Home
Field Notes
 
U.S. Fish & Wildlife Service
Field Notes Entry   
Service Biologists participate in Annual Meeting of the Desert Fishes Council, Cuatrociénagas, Mexico
Southwest Region, November 15, 2008
Print Friendly Version
Austin ESFO biologist, Nathan Allan, participated, along with several other Service biologists, in the Annual Meeting of the Desert Fishes Council (DFC) in Cuatrociénagas, Mexico, November 13 through 15, 2008.  The meeting provided a wealth of information on the latest research and management activities for conservation of fishes from across the Southwest.  Over 150 individuals attended and more than 60 professional presentations were made.  Examples of presentations related to Austin ESFO conservation work included: native fish survey results from northern Mexico, including the Devils River minnow; an analysis of the need for disturbance to maintain desert spring systems; and the status of native fishes in the sucker family in the lower Pecos River, New Mexico, which are also of conservation concern in Texas.  Nathan co-authored the area report, Desert fishes research and management in Texas during 2008, presented by Dr. Gary Garrett, Texas Parks and Wildlife Department.  Nathan currently serves on the DFC Executive Committee as the Past President and he facilitated the annual DFC business meeting because the current President was unable to attend. 

The DFC mission is to preserve the biological integrity of desert aquatic ecosystems and their associated life forms.  The history of DFC began in the late 1960s, when groundwater pumping for agricultural development in Ash Meadows, Nevada, began to impact habitats of the endemic fishes, specifically the Devils Hole pupfish (Cyprinodon diabolis).  Concerned biologists and management agency officials convened a symposium to address the threats to and preservation of this unique fauna.  It was at this symposium, in November 1969, that DFC was born. DFC is now an international organization, over 200 members strong, and has expanded its mission to include arid aquatic ecosystems throughout western North America from Oregon south through México (sometimes including Australia, the Middle East and anywhere else that’s dry enough).  The membership includes academics, management agency biologists, aquarists and other interesting individuals from many walks of life, all blended by the common thread of commitment to the conservation of desert fishes.  The primary role of DFC is to hold annual symposia to report research/management activities and to effect rapid dissemination of information.  DFC also maintains a network of Area Coordinators to track and report on progress and trends of species and their habitats throughout the North American deserts. On the ground, DFC supports a research station in Cuatrociénagas, México, and a small grants program has recently been added to support education and conservation projects in the U.S. and México.  Annual gatherings of members from all over western North America, including many Mexican members, serve to expand and reinforce professional relationships through the exchange of information during formal presentations and informal conversations.  In 2008, DFC celebrated its 40th annual gathering.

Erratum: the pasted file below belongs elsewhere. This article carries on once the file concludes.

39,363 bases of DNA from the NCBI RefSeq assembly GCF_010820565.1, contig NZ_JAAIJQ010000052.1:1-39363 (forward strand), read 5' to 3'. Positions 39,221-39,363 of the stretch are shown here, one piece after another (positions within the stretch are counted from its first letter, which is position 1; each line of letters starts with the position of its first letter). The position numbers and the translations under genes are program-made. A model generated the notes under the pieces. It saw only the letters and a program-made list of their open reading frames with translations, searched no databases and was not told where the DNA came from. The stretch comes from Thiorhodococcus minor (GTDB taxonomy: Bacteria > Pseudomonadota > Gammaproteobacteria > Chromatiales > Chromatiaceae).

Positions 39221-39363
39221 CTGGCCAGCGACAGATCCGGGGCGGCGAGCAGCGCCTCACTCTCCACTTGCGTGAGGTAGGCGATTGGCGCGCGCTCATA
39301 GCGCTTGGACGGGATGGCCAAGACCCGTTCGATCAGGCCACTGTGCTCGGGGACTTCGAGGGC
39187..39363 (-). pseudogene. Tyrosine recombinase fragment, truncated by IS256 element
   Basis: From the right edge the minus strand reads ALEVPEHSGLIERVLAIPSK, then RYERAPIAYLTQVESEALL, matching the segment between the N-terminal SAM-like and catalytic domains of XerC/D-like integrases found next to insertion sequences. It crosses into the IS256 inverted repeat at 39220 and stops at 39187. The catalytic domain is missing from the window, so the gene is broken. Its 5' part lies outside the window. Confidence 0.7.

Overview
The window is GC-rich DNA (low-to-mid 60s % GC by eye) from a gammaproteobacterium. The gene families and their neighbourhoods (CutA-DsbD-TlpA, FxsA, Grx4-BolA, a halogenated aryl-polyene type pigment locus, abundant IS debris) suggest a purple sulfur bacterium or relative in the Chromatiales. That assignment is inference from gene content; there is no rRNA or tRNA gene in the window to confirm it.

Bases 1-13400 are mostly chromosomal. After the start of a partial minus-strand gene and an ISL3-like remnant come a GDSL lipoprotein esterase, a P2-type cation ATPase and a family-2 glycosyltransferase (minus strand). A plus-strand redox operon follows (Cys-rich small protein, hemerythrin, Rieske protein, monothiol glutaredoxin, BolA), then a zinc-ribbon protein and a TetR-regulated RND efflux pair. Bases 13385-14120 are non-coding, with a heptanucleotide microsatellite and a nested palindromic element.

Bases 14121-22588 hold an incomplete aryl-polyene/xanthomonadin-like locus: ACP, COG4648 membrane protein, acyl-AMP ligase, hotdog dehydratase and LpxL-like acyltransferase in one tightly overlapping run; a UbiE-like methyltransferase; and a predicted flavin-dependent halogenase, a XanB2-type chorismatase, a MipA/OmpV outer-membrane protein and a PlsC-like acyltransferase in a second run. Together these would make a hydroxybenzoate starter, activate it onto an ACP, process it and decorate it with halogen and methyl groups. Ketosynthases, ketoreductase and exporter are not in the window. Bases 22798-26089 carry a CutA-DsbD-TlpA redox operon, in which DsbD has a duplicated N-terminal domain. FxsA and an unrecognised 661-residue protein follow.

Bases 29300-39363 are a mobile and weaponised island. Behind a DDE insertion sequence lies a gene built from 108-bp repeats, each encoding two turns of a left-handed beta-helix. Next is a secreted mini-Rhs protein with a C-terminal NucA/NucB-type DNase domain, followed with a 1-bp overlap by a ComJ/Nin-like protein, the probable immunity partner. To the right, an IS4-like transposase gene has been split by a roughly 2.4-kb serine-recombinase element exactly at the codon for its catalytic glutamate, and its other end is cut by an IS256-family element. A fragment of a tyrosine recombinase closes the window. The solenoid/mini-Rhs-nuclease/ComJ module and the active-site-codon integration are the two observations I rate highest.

Contact Info: Bill Seawell, 512 490-0057, bill_seawell@fws.gov



Send to:
From:

Notes:
Find a Field Notes Entry

Search by keyword

Search by State




Search by Region


US Fish and Wildlife Service footer